Dark Reading is part of the Informa Tech Division of Informa PLC

This site is operated by a business or businesses owned by Informa PLC and all copyright resides with them.Informa PLC's registered office is 5 Howick Place, London SW1P 1WG. Registered in England and Wales. Number 8860726.

Risk

7/26/2006
04:25 AM
50%
50%

Profit Motives

This business of paying for software bugs has plenty of pros and cons and won't necessarily improve security

12:25 PM -- There's something unsettling about security vendors paying researchers for the software bugs they discover.

It's a delicate dance -- keeping your researcher friends close and your enemies closer. Security software vendors are putting up thousands of dollars, which may come in handy for a hungry grad student, but could also tempt a hungry hacker into cooking up mischief, or hardcore criminals (think identity theft, corporate espionage, or worse) into outbidding the vendors, with five figures instead of "just" four. (See Bucks for Bugs.)

Are security vendors truly keeping software safer by soliciting business with bug writers? Or is this practice merely inviting trouble?

There's no way to prove the bugs for money system actually creates market demand, but you have to wonder. Certainly the idea of intercepting a potential bug before it propagates into the wild makes sense, but does it have to involve cash? How much of this bucks-for-bugs trade is altruistic on the part of security vendors that pay up? Aren't they also trying to gain a financial edge as well, being the first to find and patch a new Windows bug, for example?

And even if all security vendors paid for bugs -- only a handful do today -- there's no way to guarantee it would stop software bugs from being created and disseminated, even with promises of money and gainful employment.

Okay, so maybe this is a little nostalgia for what seems to be increasingly becoming the "old school" Internet days of open research for all, but what's wrong with continuing to encourage researchers to place their findings in the public domain? Many still do this, and it gives all security vendors a shot at finding fixes. It may not halt the practice of selling bugs to bad guys, but it may make it less tempting to sell out.

— Kelly Jackson Higgins, Senior Editor, Dark Reading

Comment  | 
Print  | 
More Insights
Comments
Newest First  |  Oldest First  |  Threaded View
Commentary
Ransomware Is Not the Problem
Adam Shostack, Consultant, Entrepreneur, Technologist, Game Designer,  6/9/2021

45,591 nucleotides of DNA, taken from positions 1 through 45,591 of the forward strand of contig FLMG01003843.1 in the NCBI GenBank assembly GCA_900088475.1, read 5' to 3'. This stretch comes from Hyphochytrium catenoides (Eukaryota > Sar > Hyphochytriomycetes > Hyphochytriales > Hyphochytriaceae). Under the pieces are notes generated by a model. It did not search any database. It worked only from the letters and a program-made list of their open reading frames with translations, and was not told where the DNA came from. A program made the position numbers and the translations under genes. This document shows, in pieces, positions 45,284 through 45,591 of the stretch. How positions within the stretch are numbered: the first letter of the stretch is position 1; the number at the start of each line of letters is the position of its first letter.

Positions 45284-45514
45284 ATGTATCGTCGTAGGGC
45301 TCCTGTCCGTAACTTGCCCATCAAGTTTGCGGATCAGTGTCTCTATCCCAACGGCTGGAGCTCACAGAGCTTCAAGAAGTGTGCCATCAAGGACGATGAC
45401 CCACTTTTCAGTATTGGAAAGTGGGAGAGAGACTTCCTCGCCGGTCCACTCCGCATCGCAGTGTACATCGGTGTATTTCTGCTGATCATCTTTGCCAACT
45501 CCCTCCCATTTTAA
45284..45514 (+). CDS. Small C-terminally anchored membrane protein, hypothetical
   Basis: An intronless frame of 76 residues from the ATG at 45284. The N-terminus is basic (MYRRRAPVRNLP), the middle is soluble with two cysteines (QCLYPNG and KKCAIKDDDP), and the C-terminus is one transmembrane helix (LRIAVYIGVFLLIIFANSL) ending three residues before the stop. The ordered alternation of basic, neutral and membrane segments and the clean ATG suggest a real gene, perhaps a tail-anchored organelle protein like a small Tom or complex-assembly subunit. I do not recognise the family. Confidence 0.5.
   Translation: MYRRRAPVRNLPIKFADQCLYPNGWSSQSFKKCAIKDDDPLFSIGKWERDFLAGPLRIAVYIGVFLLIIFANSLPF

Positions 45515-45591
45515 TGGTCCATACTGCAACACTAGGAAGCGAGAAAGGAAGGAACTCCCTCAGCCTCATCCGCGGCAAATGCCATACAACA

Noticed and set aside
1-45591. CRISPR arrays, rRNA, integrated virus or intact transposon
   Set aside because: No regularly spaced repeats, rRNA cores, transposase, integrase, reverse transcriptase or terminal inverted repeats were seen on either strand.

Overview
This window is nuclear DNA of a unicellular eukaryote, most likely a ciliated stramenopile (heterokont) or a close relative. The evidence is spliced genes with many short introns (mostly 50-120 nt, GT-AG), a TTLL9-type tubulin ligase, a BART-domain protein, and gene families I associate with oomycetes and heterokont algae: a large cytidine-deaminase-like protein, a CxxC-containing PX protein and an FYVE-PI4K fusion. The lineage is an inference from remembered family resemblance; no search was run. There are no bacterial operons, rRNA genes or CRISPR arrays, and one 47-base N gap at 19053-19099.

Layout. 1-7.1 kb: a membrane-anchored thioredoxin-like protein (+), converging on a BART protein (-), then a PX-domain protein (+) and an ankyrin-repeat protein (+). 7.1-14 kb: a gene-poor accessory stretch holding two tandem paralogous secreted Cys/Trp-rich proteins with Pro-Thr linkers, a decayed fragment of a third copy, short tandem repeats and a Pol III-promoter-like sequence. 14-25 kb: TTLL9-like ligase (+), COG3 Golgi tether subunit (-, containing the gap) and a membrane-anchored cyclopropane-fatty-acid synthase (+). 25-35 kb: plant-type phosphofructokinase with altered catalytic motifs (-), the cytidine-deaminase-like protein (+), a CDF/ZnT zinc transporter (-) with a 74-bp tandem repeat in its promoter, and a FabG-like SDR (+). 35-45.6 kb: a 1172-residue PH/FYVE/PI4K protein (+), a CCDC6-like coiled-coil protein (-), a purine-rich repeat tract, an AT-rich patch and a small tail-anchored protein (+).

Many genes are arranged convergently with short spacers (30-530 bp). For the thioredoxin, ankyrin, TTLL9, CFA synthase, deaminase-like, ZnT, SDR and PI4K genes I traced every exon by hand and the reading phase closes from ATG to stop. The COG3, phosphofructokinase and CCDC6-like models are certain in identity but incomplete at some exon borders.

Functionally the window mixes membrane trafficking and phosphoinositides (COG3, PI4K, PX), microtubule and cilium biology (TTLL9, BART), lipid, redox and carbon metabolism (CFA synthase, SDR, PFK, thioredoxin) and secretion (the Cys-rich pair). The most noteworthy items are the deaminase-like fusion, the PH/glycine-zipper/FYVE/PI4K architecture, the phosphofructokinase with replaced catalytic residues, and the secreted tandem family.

Edge-DRsplash-11-edge-ask-the-experts
How Can I Test the Security of My Home-Office Employees' Routers?
John Bock, Senior Research Scientist,  6/7/2021
News
New Ransomware Group Claiming Connection to REvil Gang Surfaces
Jai Vijayan, Contributing Writer,  6/10/2021
Register for Dark Reading Newsletters
White Papers
Video
Cartoon Contest
Write a Caption, Win an Amazon Gift Card! Click Here
Latest Comment: This comment is waiting for review by our moderators.
Current Issue
The State of Cybersecurity Incident Response
In this report learn how enterprises are building their incident response teams and processes, how they research potential compromises, how they respond to new breaches, and what tools and processes they use to remediate problems and improve their cyber defenses for the future.
Flash Poll
How Enterprises are Developing Secure Applications
How Enterprises are Developing Secure Applications
Recent breaches of third-party apps are driving many organizations to think harder about the security of their off-the-shelf software as they continue to move left in secure software development practices.
Twitter Feed
Dark Reading - Bug Report
Bug Report
Enterprise Vulnerabilities
From DHS/US-CERT's National Vulnerability Database
CVE-2021-31618
PUBLISHED: 2021-06-15
Apache HTTP Server protocol handler for the HTTP/2 protocol checks received request headers against the size limitations as configured for the server and used for the HTTP/1 protocol as well. On violation of these restrictions and HTTP response is sent to the client with a status code indicating why...
CVE-2021-20027
PUBLISHED: 2021-06-14
A buffer overflow vulnerability in SonicOS allows a remote attacker to cause a Denial of Service (DoS) by sending a specially crafted request. This vulnerability affects SonicOS Gen5, Gen6, Gen7 platforms, and SonicOSv virtual firewalls.
CVE-2021-32684
PUBLISHED: 2021-06-14
magento-scripts contains scripts and configuration used by Create Magento App, a zero-configuration tool-chain which allows one to deploy Magento 2. In versions 1.5.1 and 1.5.2, after changing the function from synchronous to asynchronous there wasn't implemented handler in the start, stop, exec, an...
CVE-2021-34693
PUBLISHED: 2021-06-14
net/can/bcm.c in the Linux kernel through 5.12.10 allows local users to obtain sensitive information from kernel stack memory because parts of a data structure are uninitialized.
CVE-2021-27887
PUBLISHED: 2021-06-14
Cross-site Scripting (XSS) vulnerability in the main dashboard of Ellipse APM versions allows an authenticated user or integrated application to inject malicious data into the application that can then be executed in a victim’s browser. This issue affects: Hitachi ABB Power Grids ...